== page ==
end of Sept 2012 frost and rabbit-touille

pesto

turns out only the tops of the basil plants got blackened- it was a light frost two nights ago. Nevertheless, I went and snipped down most of the plants last night, their trunks resembling wooden tree branches. Into a big tarp they went, into the hoophouse for safety. Today I stripped the good leaves off, enjoying the warmth an rain cover in the hoophouse. Got a 5 gallon bucket full of basil leaves!

Into the cuisinart they went, batch after batch, with olive oil, sunflower seeds, garlic and salt. I ended up with a good amount of pesto for winter use, it freezes beautifully and is very multi-purpose. Chevre pesto bread, or mixed into hot pasta, or used as pizza sauce, or in lasagna, or in a minestrone….it’s important to put these things up when the ingredients are fresh, local and cheap. Who wants to pay $10/lb for California basil in the winter? Not me! Or pay $5 for a couple ounces of prepared pesto in the store? No way! Get to a farmer’s market, barter with friends who have basil NOW and get some of this goodness in your freezer!

rabbitouille

While I canned mega-hot salsa and made duck egg pasta, Andrew harvested 10 rabbits today for a customer picking up tomorrow. After that, we moved one of the rabbit tractors down to the new garden area and put the next 2 litters of kits in there to graze for the last months of fall. They’ll be helping us get the area ready to be a garden next year, eating the bigger grasses down and fertilizing all in fell swoop. I love rabbits. They are so peaceful and such happy little beings. Eating grass means they aren’t high on the carbon-footprint like grain eaters. But we haven’t gotten to eat many of them because our customers are really loving this unique offering for their own culinary use. Which is awesome! We kept 2 from the last harvest for ourselves, and have had 6 meals from those 2 rabbits so far. Amazing. Rabbit meat is high in protein, and very dense, so really filling. A little goes a long way.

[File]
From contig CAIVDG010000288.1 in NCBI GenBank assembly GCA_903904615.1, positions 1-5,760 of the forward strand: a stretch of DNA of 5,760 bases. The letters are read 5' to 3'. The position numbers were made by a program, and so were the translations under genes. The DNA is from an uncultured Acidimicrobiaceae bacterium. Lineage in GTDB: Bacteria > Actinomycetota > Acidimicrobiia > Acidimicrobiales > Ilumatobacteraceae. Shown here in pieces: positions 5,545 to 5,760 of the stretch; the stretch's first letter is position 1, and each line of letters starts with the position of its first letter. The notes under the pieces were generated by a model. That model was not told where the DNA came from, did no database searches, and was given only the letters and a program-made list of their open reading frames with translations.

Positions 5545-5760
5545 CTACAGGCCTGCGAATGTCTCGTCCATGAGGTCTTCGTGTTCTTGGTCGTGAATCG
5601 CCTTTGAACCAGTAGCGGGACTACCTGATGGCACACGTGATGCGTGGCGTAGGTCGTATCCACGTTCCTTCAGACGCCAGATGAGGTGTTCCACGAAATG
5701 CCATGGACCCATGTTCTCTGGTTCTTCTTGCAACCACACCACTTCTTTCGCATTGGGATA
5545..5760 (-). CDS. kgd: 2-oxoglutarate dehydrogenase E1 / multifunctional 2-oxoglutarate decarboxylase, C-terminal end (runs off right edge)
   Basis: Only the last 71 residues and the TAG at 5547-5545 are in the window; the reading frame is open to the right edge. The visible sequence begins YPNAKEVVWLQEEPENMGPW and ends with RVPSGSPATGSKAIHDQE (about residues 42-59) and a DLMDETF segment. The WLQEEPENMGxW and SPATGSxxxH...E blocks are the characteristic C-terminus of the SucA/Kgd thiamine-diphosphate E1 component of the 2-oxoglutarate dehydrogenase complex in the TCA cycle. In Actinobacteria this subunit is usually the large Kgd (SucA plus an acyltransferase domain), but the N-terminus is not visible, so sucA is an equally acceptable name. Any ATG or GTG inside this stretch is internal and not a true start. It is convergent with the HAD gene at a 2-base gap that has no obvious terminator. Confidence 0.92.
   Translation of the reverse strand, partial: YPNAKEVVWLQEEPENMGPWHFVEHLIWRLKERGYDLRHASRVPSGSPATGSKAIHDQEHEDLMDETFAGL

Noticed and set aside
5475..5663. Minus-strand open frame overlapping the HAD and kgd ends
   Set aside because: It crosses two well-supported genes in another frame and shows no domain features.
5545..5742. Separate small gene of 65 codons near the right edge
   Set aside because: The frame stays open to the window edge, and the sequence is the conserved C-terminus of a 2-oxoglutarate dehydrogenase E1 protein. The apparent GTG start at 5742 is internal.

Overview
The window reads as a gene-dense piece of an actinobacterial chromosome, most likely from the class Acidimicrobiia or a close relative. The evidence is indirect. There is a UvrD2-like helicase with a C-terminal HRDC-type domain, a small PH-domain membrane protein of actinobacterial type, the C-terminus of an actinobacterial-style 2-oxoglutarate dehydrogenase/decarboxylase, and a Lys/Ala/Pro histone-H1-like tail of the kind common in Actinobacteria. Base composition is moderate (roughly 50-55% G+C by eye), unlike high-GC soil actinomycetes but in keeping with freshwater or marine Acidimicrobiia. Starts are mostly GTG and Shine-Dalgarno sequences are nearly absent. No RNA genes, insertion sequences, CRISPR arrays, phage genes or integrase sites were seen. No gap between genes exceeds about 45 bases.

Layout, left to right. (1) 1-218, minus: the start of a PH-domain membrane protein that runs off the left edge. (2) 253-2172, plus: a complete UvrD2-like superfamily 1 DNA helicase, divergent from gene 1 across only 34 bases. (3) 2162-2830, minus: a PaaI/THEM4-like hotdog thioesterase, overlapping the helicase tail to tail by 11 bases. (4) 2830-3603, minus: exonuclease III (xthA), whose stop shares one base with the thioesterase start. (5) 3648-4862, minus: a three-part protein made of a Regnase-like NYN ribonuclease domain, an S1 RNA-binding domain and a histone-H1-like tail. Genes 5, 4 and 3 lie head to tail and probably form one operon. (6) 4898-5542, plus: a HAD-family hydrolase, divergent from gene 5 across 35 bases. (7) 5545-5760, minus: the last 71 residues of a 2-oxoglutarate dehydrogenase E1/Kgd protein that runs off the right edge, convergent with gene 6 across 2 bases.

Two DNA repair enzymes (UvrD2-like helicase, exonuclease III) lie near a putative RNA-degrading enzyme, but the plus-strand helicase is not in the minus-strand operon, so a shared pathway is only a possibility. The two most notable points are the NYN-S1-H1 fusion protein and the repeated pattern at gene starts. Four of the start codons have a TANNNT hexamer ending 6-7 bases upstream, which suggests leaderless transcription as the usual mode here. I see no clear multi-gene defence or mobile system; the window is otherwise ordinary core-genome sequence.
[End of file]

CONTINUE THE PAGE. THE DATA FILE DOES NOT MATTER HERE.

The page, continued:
Ratatouille means something like “everything thrown in” in french. I strive to keep our fridge on a constant turnover without waste, so this type of dish sounded like a perfect fit. I also had lots of random garden things sitting around and a couple cups of leftover roasted rabbit pieces from a few nights back that needed to get used up. We discovered EGGPLANT had actually formed on the big plants right before the frost, but we don’t even really like eggplant. (It’s…..well….blah. ) But they are tiny and so beautiful, and I wanted to do them justice. So Rabbittouille was born.

Take a couple chopped red onions and start to saute in olive oil. Add a few little eggplants, also chopped into chunks. 2 or 3 smaller bell peppers, and a hot one for fun, add to the sautee, then after a minute, add some stock. I used rabbit bone stock I’d made after we roasted the rabbits and took the meat off the bones. Always add some vinegar to your stock as it simmers, to pull out the minerals and calcium from the bones. You don’t need to use vegetables or herbs in your stock, you’re just making a nutrient dense broth, which you’ll season as you use it in your dishes.